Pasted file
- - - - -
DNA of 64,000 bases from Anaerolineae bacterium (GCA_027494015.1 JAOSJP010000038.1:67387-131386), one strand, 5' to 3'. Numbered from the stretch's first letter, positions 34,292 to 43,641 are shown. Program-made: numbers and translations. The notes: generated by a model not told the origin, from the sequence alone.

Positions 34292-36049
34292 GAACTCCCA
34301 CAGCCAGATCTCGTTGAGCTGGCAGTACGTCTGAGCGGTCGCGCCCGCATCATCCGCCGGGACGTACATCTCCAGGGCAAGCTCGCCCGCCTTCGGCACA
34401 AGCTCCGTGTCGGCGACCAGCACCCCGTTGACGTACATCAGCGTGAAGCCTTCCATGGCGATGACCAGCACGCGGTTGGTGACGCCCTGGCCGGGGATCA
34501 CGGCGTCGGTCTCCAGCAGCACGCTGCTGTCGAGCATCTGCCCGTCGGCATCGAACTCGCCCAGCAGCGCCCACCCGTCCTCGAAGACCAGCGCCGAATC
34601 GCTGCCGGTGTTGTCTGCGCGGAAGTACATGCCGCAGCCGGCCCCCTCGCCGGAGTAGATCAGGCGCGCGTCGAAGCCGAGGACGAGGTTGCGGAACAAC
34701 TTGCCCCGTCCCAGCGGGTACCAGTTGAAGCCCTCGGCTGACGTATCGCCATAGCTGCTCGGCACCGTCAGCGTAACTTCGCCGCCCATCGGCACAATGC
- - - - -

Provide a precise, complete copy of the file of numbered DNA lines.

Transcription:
DNA of 64,000 bases from Anaerolineae bacterium (GCA_027494015.1 JAOSJP010000038.1:67387-131386), one strand, 5' to 3'. Numbered from the stretch's first letter, positions 34,292 to 43,641 are shown. Program-made: numbers and translations. The notes: generated by a model not told the origin, from the sequence alone.

Positions 34292-36049
34292 GAACTCCCA
34301 CAGCCAGATCTCGTTGAGCTGGCAGTACGTCTGAGCGGTCGCGCCCGCATCATCCGCCGGGACGTACATCTCCAGGGCAAGCTCGCCCGCCTTCGGCACA
34401 AGCTCCGTGTCGGCGACCAGCACCCCGTTGACGTACATCAGCGTGAAGCCTTCCATGGCGATGACCAGCACGCGGTTGGTGACGCCCTGGCCGGGGATCA
34501 CGGCGTCGGTCTCCAGCAGCACGCTGCTGTCGAGCATCTGCCCGTCGGCATCGAACTCGCCCAGCAGCGCCCACCCGTCCTCGAAGACCAGCGCCGAATC
34601 GCTGCCGGTGTTGTCTGCGCGGAAGTACATGCCGCAGCCGGCCCCCTCGCCGGAGTAGATCAGGCGCGCGTCGAAGCCGAGGACGAGGTTGCGGAACAAC
34701 TTGCCCCGTCCCAGCGGGTACCAGTTGAAGCCCTCGGCTGACGTATCGCCATAGCTGCTCGGCACCGTCAGCGTAACTTCGCCGCCCATCGGCACAATGC